July 11, 2011
We all know that several people can view the same event, each person describing it differently based on their brain's programming. Simulation - one that never stops changing allowing viewers to experience in linear time and emotionally interpret what they see ... but alas none of it real.
I find that hot weather greatly increases the chances of seeing an optical illusion, explained in connection with the sea as a Fata Morgana. But first let's time travel back to this date 130 years ago and meet another member of the British royal family, Prince George, (later King George V) - whose throne will one day go to Prince William.
It was July 11, 1881, when George, Prince of Wales, a 16-year-old naval cadet on the HMS Inconstant off the Australian coast, stood looking out to sea, mesmerized by a strange glowing ship that past in the night. He later wrote in his log book:
According to folklore, the Flying Dutchman is a ghost ship that can never go home, but must sail "the seven seas" forever. It is usually spotted from afar, sometimes glowing with ghostly light. If she is hailed by another ship, her crew will often try to send messages to land, to people long since dead. Versions of the story are numerous. The oldest extant version dates to the late 18th century. Sightings in the 19th and 20th centuries report the ship to be glowing with ghostly light. In ocean lore, the sight of this phantom ship is a portent of doom.
Some have noted a resemblance of the Flying Dutchman legend to the Christian folk tale of the Wandering Jew who taunted Jesus on the way to the Crucifixion and was then cursed to walk the earth until the Second Coming - or the end of the program.
Probably the most credible explanation for what young George saw is a superior mirage or Fata Morgana seen at sea. A Fata Morgana is an unusual and very complex form of mirage, a form of superior mirage, which, like many other kinds of superior mirages, is seen in a narrow band right above the horizon. It is an Italian phrase derived from the vulgar Latin for "fairy" and the Arthurian sorcerer Morgan le Fay, from a belief that the mirage, often seen in the Strait of Messina, were fairy castles in the air or false land designed to lure sailors to their death created by her witchcraft. Although the term Fata Morgana is sometimes incorrectly applied to other, more common kinds of mirages, the true Fata Morgana is not the same as an ordinary superior mirage, and is certainly not the same as an inferior mirage.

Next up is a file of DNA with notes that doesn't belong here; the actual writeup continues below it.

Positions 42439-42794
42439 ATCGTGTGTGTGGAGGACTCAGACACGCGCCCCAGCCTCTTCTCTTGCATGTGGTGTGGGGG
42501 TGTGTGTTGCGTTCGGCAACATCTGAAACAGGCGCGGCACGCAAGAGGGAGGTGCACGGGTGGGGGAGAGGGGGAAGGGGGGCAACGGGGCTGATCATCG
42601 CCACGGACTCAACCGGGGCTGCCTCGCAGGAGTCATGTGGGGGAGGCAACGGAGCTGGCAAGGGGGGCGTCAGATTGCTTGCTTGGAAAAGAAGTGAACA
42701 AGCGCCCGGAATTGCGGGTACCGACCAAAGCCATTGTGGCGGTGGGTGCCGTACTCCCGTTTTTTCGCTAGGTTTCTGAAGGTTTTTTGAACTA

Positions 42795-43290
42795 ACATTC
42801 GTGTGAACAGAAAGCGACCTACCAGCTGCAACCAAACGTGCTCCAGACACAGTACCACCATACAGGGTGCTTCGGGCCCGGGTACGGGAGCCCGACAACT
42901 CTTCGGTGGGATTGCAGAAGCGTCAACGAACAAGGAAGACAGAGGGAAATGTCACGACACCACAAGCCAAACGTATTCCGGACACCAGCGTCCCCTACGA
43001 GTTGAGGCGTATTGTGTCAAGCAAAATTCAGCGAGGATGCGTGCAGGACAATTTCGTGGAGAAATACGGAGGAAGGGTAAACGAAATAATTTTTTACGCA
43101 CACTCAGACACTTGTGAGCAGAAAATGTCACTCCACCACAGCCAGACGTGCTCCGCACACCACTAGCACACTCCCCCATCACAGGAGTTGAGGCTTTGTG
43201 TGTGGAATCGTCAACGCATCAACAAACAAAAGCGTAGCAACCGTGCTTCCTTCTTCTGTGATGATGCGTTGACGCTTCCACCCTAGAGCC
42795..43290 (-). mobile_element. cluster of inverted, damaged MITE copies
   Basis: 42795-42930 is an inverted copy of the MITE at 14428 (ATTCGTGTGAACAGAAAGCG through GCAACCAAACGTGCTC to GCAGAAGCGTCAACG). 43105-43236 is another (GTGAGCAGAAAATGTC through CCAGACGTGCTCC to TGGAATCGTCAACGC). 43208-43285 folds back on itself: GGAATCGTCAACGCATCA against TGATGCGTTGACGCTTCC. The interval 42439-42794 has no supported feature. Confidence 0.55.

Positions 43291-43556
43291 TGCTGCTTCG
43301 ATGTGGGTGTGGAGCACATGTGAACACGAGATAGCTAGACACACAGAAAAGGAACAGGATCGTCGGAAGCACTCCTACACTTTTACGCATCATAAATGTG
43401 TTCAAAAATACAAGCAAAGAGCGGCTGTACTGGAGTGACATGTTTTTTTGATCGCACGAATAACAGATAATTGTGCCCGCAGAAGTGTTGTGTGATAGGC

Fata Morgana mirages tremendously distort the object or objects which they are based on, such that the object often appears to be very unusual, and may even be transformed in such a way that it is completely unrecognizable. A Fata Morgana can be seen on land or at sea, in polar regions or in deserts. This kind of mirage can involve almost any kind of distant object, including such things as boats, islands, and coastline, as shown in the photographs which accompany this article.
A Fata Morgana is not only complex, but also rapidly changing. The mirage comprises several inverted (upside down) and erect (right side up) images that are stacked on top of one another. Fata Morgana mirages also show alternating compressed and stretched zones